“Tourism remains one of the few industries to which ordinary locals have access in terms of income and communication; the vast majority of locals seem to want you here. And there are plenty of other reasons to consider visiting. Human-rights abuses are less likely to occur in areas where the international community is present; keeping the people isolated from international witnesses to internal oppression may only cement the government’s ability to rule.”

If you do decide to travel to Burma, there are precautions you can take that will go a long way in making sure your tourist dollars help those who deserve it.

  • Keep it in the family – stay at guesthouses and family run hostels. Avoid the bigger (and more expensive) government run hotels – you’re money isn’t going anywhere except into the Junta’s pockets.
  • Shop around – don’t buy everything at one shop or guesthouse. Buy purchasing the things you need at different shops you are supporting a wider portion of the community and there’s less chance that a significant amount of your money is going to an unknown government run establishment. Want some artwork? Try to buy from the artists themselves. This goes for crafts too.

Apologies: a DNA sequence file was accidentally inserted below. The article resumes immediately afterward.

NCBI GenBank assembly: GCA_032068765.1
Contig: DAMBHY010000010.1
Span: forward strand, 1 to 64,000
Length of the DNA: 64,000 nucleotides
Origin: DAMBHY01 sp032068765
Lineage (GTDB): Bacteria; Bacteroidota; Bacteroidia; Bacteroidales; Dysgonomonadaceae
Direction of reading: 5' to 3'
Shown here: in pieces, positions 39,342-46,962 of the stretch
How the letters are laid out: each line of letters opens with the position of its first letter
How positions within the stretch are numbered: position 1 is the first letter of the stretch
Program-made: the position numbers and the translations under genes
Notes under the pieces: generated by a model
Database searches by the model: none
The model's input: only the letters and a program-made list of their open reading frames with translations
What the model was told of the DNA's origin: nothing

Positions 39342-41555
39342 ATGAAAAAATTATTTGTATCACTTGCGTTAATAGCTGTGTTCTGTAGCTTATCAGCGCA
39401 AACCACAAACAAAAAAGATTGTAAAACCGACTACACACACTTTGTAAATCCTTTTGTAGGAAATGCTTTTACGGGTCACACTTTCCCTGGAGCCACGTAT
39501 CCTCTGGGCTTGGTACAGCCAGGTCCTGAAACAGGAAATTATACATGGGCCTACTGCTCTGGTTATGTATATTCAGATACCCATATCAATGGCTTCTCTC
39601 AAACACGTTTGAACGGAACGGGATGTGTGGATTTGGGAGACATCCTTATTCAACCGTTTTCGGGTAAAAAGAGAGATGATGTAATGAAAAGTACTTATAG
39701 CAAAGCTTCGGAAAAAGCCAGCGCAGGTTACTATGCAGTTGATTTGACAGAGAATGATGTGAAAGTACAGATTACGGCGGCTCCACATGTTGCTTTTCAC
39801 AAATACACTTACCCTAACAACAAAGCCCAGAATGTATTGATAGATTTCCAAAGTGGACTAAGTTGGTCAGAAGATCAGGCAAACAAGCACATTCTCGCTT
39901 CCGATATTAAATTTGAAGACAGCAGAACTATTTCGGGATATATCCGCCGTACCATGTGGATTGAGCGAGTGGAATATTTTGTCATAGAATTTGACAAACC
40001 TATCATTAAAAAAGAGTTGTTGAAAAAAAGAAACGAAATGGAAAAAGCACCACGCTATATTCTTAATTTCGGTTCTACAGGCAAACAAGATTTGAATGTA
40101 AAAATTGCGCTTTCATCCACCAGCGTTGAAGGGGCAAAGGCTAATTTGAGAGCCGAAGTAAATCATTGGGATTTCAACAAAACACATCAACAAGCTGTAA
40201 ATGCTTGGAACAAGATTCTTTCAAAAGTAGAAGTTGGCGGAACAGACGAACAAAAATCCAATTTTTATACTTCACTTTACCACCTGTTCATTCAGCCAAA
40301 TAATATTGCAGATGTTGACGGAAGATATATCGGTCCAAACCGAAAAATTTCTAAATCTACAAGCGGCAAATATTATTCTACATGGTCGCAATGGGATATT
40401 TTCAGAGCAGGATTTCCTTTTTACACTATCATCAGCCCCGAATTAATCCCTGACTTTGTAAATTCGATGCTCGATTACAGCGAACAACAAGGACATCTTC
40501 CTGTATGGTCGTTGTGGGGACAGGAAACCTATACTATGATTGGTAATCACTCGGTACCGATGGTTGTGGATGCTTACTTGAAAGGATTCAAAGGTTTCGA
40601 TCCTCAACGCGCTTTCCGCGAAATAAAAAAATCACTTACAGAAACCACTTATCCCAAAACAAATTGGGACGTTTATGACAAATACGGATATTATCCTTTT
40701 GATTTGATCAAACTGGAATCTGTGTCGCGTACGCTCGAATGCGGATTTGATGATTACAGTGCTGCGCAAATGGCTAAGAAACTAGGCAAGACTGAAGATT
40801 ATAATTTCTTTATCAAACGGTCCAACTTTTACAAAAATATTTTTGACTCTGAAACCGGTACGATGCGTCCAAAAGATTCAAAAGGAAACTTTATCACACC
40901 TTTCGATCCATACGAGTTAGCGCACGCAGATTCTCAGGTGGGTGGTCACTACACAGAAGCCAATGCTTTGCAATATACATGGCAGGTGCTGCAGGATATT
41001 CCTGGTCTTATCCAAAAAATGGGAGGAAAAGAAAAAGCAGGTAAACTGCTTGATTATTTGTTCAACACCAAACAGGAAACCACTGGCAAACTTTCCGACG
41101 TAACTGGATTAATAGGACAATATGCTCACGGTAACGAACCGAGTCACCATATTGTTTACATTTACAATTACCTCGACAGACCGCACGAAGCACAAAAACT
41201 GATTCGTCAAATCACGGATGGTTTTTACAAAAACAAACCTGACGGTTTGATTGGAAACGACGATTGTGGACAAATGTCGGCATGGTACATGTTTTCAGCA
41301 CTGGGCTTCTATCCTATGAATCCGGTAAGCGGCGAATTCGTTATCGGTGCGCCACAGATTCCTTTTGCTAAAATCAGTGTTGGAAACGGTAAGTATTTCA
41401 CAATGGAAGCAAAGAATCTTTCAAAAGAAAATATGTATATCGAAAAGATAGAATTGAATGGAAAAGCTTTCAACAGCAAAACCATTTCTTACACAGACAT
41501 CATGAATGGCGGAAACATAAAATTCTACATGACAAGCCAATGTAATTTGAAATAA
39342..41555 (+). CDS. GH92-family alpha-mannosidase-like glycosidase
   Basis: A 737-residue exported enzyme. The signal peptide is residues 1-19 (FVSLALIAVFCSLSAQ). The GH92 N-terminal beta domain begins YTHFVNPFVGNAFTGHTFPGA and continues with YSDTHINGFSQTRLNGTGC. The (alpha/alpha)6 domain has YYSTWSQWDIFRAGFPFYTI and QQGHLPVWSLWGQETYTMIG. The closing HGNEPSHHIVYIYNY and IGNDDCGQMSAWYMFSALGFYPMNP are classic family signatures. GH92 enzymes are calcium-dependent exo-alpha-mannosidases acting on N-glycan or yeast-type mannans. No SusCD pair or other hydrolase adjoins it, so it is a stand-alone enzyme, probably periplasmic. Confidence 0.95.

• Take the bus – a lot of the ferries, airlines trains and travel agencies are government run, however most buses are privately owned and operated. Sure, it’s not the comfiest way to travel, but it’s cheap, you’ll meet some locals and get to see the scenery up close, while supporting genuine local business.

Lonely Planet’s Burma guidebook “does not review any restaurants, hotels or shops known to be government run.” They also “flay any government run services (such as trains).”

I decided not to go in the end. Just as I was debating whether to go or not, Aung San Suu Kyi’s incarceration had recently been extended because the Junta felt that she broke the conditions of her house arrest. A mentally ill westerner broke into her compound, swimming across a river to reach her house (obviously completely out of her control, which just serves as another example of the Junta exercising their stranglehold over the country). I felt that if Suu Kyi doesn’t want us there for now, then perhaps I had better listen. Having said that I’m still not sure if I made the right decision.

Have you been to Burma, or are you planning on going? What are your concerns regarding the Junta – do you feel that by spending money it’s only the supporting the government, or should we be going anyway to try and support the people that need it most?

Your valued opinions are hereby sought.

11 Replies to “The Ethics of Traveling to Burma”

  1. I lived in Burma just after I was born, but did visit it once within my memory, as a teenager in the late 90s. I really enjoyed my time there, but our entire trip was planned by Burmese family friends, and we were able to avoid pretty much everything government-operated, except perhaps for the national history museum.